UJAMAA: Inertia of the Vine
Works by Ernesto Oroza
From December 5th to January 15th/2013 at Aluna Art Foundation | Focus Locus
An installation that derives its name from a political group which sought in Africa the utopia of collectivism accounting for traces of anonymous and collective forms of creation, in which the fatality of nature and culture constitutes not only a symbiosis but a cycle of endless return.
Aluna Curatorial Collective
Ujamaa (The Bejuco’s Inertia)
By Ernesto Oroza
The Bejuco (climbing woody vine of the tropics) is the son of Dadá. The Bejuco, which has the same autistic inertia as Kurt Schwitter’s (1) “Merzbau”, is the son of Dada Baldoné, the Yoruba goddess of vegetables.
A rural ─and strangely universal─ myth asserts that all the bejucos are only one –an interminable one. It is even said that there is a great circle. Others speak of many “bejucos” forming closed loops, huge plant rings where the logic of the infinite is multiplied. In any case, if you find an end, it means that a circle has been broken.
The persistent and whimsical strength that inhabits the bejuco lies hidden in the city. It animates some bodies, collapses others; it nourishes unexpected flows. The accumulations of wood around some trees in the city come to my mind. The wooden trunk, processed and “shrunken”, returns to its origin. Baldoné, who is bejuco sap and guizazo seeds, shakes the vegetable kingdom, rejects the carpenter’s epiphany: the technological grain and edge. Wood is wood. The movement of the stick in the city makes a loop.
From tree to tree, it closes a circle. In the meantime, because that is what Dadá permits, the trunk is subject of labor, time unit, exchange value, subject to rule. Or at least it is ideally that. There were things cannot be named as Home Legend Honey, Marazzi Imperial Slate, Three Rivers Gold Slate – where Home Depot has not yet arrived – materials are subjugated by the force of need, that latency as powerful as the bejuco, which can contain a coffee field or drown a river.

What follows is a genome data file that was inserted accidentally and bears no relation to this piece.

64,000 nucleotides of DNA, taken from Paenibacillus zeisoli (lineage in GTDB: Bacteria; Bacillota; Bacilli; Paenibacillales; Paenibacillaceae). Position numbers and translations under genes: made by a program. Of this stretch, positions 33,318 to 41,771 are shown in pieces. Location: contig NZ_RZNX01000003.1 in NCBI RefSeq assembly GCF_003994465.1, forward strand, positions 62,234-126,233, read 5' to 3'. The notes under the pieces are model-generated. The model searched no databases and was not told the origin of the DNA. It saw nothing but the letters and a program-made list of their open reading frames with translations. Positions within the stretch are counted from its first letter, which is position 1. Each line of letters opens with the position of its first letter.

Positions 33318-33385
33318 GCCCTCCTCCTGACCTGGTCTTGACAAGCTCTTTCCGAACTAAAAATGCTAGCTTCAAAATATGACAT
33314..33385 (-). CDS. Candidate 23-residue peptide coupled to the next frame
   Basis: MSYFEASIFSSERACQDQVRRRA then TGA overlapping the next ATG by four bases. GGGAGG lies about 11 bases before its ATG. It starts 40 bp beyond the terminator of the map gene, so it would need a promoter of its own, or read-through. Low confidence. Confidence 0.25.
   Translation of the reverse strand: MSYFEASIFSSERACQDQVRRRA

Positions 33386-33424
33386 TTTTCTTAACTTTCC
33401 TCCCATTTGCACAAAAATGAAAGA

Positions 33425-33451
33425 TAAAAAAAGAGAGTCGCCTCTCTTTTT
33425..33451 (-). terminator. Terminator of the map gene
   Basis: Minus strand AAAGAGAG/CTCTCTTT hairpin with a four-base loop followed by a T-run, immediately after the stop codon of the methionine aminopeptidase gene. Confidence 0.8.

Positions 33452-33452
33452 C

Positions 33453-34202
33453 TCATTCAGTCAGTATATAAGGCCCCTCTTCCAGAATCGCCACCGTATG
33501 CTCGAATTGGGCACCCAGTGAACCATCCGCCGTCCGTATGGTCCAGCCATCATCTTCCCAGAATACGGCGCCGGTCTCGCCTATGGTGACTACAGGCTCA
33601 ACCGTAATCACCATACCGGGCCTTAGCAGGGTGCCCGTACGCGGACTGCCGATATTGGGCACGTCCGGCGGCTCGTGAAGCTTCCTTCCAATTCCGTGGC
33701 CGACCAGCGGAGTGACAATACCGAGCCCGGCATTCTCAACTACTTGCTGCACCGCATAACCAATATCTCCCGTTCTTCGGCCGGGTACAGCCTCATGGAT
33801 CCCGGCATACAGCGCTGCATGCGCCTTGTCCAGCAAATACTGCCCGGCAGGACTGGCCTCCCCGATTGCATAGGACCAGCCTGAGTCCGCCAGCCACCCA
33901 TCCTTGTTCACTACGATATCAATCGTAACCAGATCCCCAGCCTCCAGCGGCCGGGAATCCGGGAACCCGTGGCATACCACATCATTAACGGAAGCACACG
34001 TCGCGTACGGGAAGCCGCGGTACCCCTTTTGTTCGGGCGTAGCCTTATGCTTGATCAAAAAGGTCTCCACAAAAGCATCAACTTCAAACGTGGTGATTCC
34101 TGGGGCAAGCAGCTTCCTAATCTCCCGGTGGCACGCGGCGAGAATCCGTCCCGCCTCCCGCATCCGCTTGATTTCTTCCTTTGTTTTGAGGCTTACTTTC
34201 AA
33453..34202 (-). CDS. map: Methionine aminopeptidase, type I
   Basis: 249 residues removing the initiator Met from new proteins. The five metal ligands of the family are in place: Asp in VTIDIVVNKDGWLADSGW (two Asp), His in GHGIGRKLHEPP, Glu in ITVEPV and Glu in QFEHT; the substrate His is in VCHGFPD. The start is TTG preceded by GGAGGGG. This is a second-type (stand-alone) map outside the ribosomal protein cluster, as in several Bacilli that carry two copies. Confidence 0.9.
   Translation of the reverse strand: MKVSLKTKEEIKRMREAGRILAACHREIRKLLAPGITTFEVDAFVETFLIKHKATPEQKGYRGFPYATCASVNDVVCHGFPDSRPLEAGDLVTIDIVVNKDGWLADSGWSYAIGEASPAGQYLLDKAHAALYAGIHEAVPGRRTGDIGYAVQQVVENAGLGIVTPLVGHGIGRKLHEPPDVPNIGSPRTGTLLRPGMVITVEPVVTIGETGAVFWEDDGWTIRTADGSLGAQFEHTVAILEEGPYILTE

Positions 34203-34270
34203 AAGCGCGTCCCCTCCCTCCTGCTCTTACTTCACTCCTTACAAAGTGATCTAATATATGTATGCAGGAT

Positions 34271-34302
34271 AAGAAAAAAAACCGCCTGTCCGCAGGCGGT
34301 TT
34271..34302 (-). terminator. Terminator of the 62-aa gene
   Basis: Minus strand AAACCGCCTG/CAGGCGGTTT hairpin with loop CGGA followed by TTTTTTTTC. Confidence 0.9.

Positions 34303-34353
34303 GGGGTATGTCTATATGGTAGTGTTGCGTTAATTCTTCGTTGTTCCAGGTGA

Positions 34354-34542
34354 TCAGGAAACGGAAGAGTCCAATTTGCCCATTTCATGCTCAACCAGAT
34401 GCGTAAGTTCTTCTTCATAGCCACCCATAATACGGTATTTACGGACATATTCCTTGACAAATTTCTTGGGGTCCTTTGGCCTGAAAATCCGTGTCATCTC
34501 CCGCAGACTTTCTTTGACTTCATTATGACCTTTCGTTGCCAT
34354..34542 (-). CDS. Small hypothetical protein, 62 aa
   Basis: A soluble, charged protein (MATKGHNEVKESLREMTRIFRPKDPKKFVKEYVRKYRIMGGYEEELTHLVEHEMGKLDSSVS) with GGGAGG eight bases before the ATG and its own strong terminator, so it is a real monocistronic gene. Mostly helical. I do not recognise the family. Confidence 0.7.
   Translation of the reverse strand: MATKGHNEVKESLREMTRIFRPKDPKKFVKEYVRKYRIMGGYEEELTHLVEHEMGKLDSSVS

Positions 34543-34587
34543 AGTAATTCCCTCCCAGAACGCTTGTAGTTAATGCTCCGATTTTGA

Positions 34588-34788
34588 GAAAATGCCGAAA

* (1) This name designates the ongoing transformation process of the artist’s family house in Hannover, one of the greatest artworks of the 20th century given its imbrications of the multiple dimensions of the relationship between art and life, even though it was destroyed during an air raid in 1943*
Objects of necessity
By Ernesto Oroza
In certain contemporary urban areas the necessity generates objects that look more the result of an unavoidable sedimentation of materials cornered by the wind into the shapes of the city than the result of a productive activity.
Broken metal chairs loosen from a school and plastic chairs, also broken, expelled from a cafeteria, nearly one piece each month, they ramble around the neighborhood until they get tangentially trapped inside a human activity: a security guard, a street vendor, a ruined bus stop, a mechanic having his business on the sidewalk. It happens everywhere at the same time, as if a hypothetical grid formed by all the broken plastic seats in the city fit by gravity with the gridded field of metal broken chairs spread years ago around Havana. The necessity generates a fatal equation that, under similar circumstances, produces the same results. The individual in need will focus exclusively the repertoire of the usefulness, propitiating a conjunction, a harvest time.